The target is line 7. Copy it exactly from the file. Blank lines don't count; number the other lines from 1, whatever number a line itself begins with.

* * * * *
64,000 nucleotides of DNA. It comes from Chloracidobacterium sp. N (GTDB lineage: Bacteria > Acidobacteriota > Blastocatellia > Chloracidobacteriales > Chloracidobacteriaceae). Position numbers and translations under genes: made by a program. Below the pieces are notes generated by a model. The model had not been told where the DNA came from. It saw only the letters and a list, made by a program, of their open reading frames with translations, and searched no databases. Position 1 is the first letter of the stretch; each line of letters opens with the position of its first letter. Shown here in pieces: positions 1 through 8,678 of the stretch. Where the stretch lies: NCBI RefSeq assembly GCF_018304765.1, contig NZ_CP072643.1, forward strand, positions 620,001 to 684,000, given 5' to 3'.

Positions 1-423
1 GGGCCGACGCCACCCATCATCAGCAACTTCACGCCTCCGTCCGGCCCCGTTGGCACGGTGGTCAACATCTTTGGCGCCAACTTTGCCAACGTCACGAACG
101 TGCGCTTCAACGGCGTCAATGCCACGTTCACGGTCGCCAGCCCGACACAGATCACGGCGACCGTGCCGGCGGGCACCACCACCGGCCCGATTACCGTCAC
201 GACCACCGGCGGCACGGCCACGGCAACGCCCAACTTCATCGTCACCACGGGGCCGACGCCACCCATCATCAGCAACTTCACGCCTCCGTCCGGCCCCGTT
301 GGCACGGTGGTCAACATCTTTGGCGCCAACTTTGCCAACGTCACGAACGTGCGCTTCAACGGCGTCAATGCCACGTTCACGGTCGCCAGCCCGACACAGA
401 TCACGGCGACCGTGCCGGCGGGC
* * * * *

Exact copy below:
401 TCACGGCGACCGTGCCGGCGGGC